Bangladesh opposition parties staged a hunger strike on December 2 in Dhaka in which thousands participated. The Bangladesh Nationalist Party (BNP) of Begum Khaleda Zia, together with smaller opposition parties, is demanding dissolution of the Awami League government and an early general election. The BNP lost power in the June 1996 elections and is bidding for a comeback.
The BNP is seeking to exploit discontent among the masses over the rapid erosion of living standards, extreme poverty and unemployment. BNP leader Zia, addressing the hunger strikers, accused the government of 'miserably failing to contain soaring prices of essentials and hiding the truth from the public'.
Bangladesh has been rocked by frequent strikes called by the opposition. A three-day strike beginning November 9 forced businesses, ports and the stock exchange to close. According to government figures the strikes have caused losses to the economy of US$83 million (4 billion takas) each day. Businessmen are pressing the opposition to 'find alternative methods, instead of calling strikes'.
Bangladesh Prime Minister Sheikh Hasina Wajed stated at a November 16 press conference that her Awami League would not call general strikes in the future, and promised general elections in the year 2000, one year ahead of schedule.
Seizing on the prime minister's no-strike call, the Dhaka-based foreign diplomatic missions and donor agency chiefs held talks with Ms. Zia, the leader of the main opposition party, urging her to match Wajed's action. Ms. Zia replied with a conditional 'yes', saying 'future actions will depend upon government actions'. After the discussions the US ambassador said, 'It is good and great.' The British ambassador said, 'It is good, but we have to watch the opposition's reactions.'
The prime minister's no-strike call is aimed at averting the growing mass unrest and satisfying the needs of international finance capital. Her announcement on early elections is a manoeuvre to diffuse the tense political situation and strengthen the hand of her regime. For the same purpose, she is seeking political advantage from the trial of the murder of her father and the first prime minister of independent Bangladesh, Mujibur Rahman. She has also organised another trial on the killing of four other 'heroes of liberation'.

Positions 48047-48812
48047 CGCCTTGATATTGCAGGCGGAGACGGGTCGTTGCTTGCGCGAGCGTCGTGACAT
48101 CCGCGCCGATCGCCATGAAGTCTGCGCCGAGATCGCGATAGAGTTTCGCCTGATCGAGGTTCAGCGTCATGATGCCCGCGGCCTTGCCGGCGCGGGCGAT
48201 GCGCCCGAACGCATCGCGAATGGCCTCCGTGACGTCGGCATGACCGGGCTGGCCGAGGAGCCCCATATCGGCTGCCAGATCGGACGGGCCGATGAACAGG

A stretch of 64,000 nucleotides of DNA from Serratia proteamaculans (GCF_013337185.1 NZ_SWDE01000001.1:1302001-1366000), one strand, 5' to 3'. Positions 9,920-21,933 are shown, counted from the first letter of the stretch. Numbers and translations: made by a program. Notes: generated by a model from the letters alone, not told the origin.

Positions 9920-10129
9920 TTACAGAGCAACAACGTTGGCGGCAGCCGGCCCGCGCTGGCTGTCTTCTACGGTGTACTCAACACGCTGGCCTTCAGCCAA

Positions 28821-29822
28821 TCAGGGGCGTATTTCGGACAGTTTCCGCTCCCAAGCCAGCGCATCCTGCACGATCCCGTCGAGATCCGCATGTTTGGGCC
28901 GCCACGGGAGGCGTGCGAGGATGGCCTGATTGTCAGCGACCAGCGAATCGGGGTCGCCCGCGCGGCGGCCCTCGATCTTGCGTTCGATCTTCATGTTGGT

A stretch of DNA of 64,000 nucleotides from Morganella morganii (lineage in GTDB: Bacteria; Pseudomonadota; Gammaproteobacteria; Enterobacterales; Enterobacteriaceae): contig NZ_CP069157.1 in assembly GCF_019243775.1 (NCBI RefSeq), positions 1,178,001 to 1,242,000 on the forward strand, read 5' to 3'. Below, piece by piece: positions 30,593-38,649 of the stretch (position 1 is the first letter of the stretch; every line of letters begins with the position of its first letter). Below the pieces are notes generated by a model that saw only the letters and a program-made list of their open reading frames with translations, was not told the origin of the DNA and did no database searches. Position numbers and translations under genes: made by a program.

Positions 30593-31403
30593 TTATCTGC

On November 8, the District and Sessions Judge of Dhaka, the capital city, gave his verdict on the case relating to the assassination of Mujibur Rahman on August 15, 1975. The courts convicted 15 out of 19 accused and issued death sentences. Fourteen of the accused have fled and Prime Minister Wajed appealed to other countries to extradite the convicted.
The other pending trial is for those accused of the killing of four national leaders inside Dhaka central jail on November 3, 1975. Two of the accused are from the BNP and another accused is from the Jatiya Party, party of the former military dictator Ershad.
Though the strikes were called by the right-wing bourgeois parties, workers, students and other sections of the oppressed have come out to show their anger against the worsening living conditions. A country-wide famine is developing following major floods in August which claimed more than 1,500 lives and rendered 30 million homeless.
In Bangladesh one-third or 35.6 percent of the labour force is unemployed. Life expectancy in the poverty-ridden country is 56 years. Sixty-three percent of the population cannot read or write. According to a report of one non-governmental organisation, 200,000 children have been smuggled across the country's borders for prostitution and slavery.
According to World Bank figures annual per capita income is US$270 and 53 percent of the people live below the poverty line. Bangladesh was ranked as a least developed country and Bangladesh workers are among the lowest paid in the world.
However, in the course of the past five years only US$1.4 billion in direct foreign investments were attracted to Bangladesh. The main concern of foreign investors is the explosive political situation in the country and the factional clashes between rival cliques of the bourgeois parties. A recent World Bank report warned, 'Overall business conditions remain fragile due to political disturbances, slackening of industrial reforms, poor governance and slow pace of reforms in recent years.'
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